In a previous life, I was a sports director at a top-rated local television station. I had three deadlines daily: 1, 6 and 10 p.m. It was a fast-paced environment that could reach break-neck speed. I was constantly on the phone with my reporters and news producers, and coordinating sportscasts in the newscast while simultaneously writing scripts.
The way I saw it, interruptions from firms pitching me story ideas (usually satellite media tours) would just put me further behind. I’d cut them off. It was almost always a national pitch. We were 99 percent local, 99 percent of the time. “We’re not interested, thanks.” Click.
Karma has a funny way of coming back on you. Now in the PR world, pitching stories is a big part of what I do. But, having been on the other side, I know what I’d want to hear if I was calling the 2010 me.
- Get to the point: If you’re going to be pitching a station or assignment desk person that you have no relationship with, get to the meat of the pitch immediately after your introduction. The last thing you need is to catch a breath for 2 seconds, giving an often overworked, over-caffeinated assignment editor a chance to cut you off. Word economy is crucial once they pick up the phone. They should know your basic pitch 10 seconds into the call.
- Be confident: Dead air doesn’t convey confidence. Be authoritative. To the person on the other end of the phone, you’re the subject matter expert of what you’re pitching. You’re charged with expressing why your story should be important enough for them to dedicate a reporter and photographer in a time when newsrooms have to do more with less.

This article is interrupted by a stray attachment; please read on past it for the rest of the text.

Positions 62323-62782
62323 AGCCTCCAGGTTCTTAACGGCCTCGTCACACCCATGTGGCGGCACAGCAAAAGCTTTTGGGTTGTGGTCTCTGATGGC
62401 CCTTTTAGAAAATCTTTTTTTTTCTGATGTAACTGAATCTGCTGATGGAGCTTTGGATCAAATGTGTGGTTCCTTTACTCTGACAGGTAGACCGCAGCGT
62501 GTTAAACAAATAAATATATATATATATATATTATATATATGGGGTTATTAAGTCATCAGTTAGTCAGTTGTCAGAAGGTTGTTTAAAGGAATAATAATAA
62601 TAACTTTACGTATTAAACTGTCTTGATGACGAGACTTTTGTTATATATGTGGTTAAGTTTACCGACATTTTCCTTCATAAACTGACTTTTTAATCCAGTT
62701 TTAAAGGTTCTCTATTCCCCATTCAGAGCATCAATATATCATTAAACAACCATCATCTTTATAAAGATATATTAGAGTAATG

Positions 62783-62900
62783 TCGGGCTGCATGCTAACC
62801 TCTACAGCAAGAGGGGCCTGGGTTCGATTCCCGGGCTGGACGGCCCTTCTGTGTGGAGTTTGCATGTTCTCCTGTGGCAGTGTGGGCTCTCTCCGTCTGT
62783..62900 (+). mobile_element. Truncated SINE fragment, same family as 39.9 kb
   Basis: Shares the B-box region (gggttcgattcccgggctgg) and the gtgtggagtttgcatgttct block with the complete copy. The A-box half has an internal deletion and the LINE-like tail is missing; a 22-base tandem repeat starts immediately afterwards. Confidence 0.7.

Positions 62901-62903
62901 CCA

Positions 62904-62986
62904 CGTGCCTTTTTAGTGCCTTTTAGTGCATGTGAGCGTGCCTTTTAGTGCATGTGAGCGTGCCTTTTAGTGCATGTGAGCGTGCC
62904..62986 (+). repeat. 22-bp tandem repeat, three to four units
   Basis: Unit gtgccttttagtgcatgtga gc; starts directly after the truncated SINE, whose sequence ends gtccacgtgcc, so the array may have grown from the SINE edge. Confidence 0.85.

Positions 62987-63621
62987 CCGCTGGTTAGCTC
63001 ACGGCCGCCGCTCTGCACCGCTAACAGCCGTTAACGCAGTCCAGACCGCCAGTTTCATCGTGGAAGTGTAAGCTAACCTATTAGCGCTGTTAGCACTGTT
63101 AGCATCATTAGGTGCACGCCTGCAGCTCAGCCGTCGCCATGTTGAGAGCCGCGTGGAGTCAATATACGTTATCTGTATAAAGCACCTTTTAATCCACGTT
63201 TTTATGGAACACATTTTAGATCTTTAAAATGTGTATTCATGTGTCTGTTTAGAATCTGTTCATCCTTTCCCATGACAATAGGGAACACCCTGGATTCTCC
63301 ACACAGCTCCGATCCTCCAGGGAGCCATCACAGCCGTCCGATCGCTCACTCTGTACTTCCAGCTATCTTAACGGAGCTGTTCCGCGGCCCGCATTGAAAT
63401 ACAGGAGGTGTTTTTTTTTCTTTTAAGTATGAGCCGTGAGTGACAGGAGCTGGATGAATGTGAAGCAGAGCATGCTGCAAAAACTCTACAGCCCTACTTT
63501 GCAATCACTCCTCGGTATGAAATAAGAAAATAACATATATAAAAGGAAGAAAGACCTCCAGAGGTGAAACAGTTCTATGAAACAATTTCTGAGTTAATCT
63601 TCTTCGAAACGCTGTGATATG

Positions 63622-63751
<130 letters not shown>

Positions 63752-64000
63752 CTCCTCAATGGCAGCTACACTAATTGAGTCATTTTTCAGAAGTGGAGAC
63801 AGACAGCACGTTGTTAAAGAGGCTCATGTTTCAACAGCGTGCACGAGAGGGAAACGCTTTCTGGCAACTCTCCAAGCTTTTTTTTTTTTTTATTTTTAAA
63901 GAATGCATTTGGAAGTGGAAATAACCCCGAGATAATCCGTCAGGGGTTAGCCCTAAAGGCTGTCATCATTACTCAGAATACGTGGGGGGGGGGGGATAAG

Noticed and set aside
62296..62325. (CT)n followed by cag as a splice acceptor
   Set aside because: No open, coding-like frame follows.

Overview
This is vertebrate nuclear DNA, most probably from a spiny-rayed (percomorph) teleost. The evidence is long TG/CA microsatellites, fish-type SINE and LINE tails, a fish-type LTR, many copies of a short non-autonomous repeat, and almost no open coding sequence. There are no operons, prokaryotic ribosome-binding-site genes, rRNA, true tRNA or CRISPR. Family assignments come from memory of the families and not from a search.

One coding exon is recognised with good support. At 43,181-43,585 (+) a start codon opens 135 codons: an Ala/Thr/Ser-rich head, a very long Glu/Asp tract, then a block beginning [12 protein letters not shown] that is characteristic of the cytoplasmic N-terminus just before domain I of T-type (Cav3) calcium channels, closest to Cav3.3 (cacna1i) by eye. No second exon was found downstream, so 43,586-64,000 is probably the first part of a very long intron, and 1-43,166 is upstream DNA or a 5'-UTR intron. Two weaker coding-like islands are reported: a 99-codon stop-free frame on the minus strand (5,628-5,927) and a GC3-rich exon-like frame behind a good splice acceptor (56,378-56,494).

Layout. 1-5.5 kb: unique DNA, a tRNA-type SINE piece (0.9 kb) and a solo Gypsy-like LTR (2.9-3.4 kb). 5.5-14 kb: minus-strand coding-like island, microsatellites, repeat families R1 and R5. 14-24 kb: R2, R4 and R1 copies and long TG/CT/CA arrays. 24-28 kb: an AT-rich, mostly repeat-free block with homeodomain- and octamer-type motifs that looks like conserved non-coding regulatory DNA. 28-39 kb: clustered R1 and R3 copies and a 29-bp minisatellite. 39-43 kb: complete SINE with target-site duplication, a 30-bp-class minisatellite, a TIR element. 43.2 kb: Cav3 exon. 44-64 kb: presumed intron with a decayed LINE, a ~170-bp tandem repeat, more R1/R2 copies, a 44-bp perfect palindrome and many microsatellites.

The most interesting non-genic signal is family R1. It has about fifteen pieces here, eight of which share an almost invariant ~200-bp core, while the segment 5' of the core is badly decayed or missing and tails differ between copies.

- Help them out: Offer elements that can enhance the product. Email b-roll or photos of an event or product that can be used in newscasts and websites. That can end up being the tipping point of getting your story on the air for myriad reasons. A photographer could call in sick, leaving a reporter at the station who doesn’t have experience shooting and editing video. That reporter still needs a story. There are also the stories that are an hour or further from the station. Say a camera breaks. It happens. And they all of a sudden don’t have a story, and are short on time. It never hurts for them to have a story in reserve.
- Be respectful of their time: Assignment editors and reporters are always busy. At the end of your pitch, be sure to thank them. After the story is complete, send the reporter a thank you note. Building relationships is critical in pitching. What if you pitch that same market a month later? Be thankful and respectful of them. A good relationship with a reporter can end up being mutually beneficial in the long run.
What tips do you have when pitching to television stations? Tell us in the comments below, or tweet your responses using the hashtag #mcgblog.